I have CKD; right now my gfr is 23, 3 months ago it was 35. What caused the big drop? Can’t seem to get an answer from my nephrolgist, except he’s seen bigger drops and he’s not concerned. Originally 3 years ago GFR did the same thing from 56 – 32 in a month’s time. I thought is was slow progression. I watch my diet, exercise, do not have diabetes, have controlled BP. I do have protein and microscopic blood in urine. I am overweight (about 25 pds). I am working on that. I feel I am doing everything I can and these big drops are scaring me. My Mom (deceased) and older sister both have CKD as well. I’m 65, my Mom was in her 80’s when she started dialysis. My sister is Stage 4 and has been stable for 4 years. I just can’t seem to figure out why my kidney function is declining so rapidly. Can you help me understand?

I am not able to make a specific diagnosis based on the information that you present. Since your mother and sister both have kidney disease, it could be that you have a hereditary kidney disease. In order to know this, you or a member of your family would have to have a kidney biopsy. It is necessary to know the specific diagnosis in order to provide a prognosis for chronic kidney disease (CKD). Sudden drops in kidney function can be related to blood pressure out of control, activation of vasculitis or glomerulonephritis, obstruction, decreases in heart function, drug complications, allergic reactions, infection and many other causes.

Posted in Ask the Doctor, Chronic Kidney Disease, Glomerulonephritis, Hypertension/High Blood Pressure, Kidney Biopsy, Kidney-Related Health Questions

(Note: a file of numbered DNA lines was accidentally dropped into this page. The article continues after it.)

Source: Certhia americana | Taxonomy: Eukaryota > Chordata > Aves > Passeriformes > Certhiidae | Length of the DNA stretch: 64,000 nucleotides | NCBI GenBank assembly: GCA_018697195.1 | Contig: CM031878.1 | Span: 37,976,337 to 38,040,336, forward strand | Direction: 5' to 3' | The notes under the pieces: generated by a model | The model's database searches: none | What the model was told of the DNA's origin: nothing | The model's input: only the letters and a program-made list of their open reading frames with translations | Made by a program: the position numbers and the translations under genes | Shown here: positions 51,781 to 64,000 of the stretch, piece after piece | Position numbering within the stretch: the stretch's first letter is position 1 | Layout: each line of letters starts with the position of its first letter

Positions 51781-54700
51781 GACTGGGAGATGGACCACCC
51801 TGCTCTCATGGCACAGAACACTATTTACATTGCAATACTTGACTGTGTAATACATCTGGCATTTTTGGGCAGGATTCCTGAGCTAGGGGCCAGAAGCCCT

I have a 22mm kidney stone. So what food should I eat to prevent my kidney from stop functioning and live a healthy life??

I commonly recommend the DASH diet for patients with chronic kidney disease (CKD) and kidney stones. The DASH diet is a low salt diet. You can review the DASH diet on our web site at: https://www.kidney.org/atoz/content/Dash_Diet

A 22 millimeter stone is a rather large stone and should be evaluated by a urologist.

Posted in Ask the Doctor, Chronic Kidney Disease, Diet/Nutrition, Kidney Stones, Kidney-Related Health Questions, Urological Issues

I have a stage 3 kidney disease. I was born with one kidney. My remaining kidney has numerous kidney stones and cyst. I just found out the biggest cyst is 7.8 x 5.9 x 6.4 cm. I was diagnosed with Bosniak 2F. This is over half the size of my actual kidney, which is 15.3 cm. I am postmenopausal, but have started experiencing blood in the urine. What would be the prognosis? Can a cyst be surgically removed? Thanks for your response.

The problem that you describe should be evaluated by a urologist. I am a nephrologist and have no surgical expertise. A urologist is a surgeon and deals with complex cysts and stones of the kidney. I recommend that you consult with a urologist.

Posted in Ask the Doctor, Kidney Cysts, Kidney Stones, Kidney-Related Health Questions, Nephrologist

My mom is going through dialysis. She is becoming very weak. She feels very thirsty but can’t drink water. She’s always complaining about her head spinning. Her breathing is difficult and she uses the nebulizer due to drinking small amounts of water. No urination at all. Please help.

I am not able to provide a specific diagnosis based on the information that you present. Your mother needs to have a complete history and physical examination. I suggest that you and your mother consult with the nephrologist who is supervising her dialysis.

Posted in Ask the Doctor, Dialysis, Kidney-Related Health Questions, Nephrologist

Dear sir, I am asking on behalf of my brother who is a dialysis patient of CKD. Recently he was not feeling well so we did some blood examinations; his creatinine is 18 and his potassium level is 11. Please help me with some drugs to lower the potassium level. Due to COVID-19 lock-down we are not able to go to higher center to meet the nephrologist. Hope you will help me out as soon as possible. Thank you sir.

Based on the information that you present, your brother should be in the hospital. Despite being in a COVID-19 shut down, your local hospital should be functioning. Your brother should be taken to the emergency room. There are no pills or medicines that will help and hospitalization is recommended.

Posted in Ask the Doctor, Kidney Failure, Kidney-Related Health Questions, Medication and Kidney Disease, Medication and Kidney Function, Treatments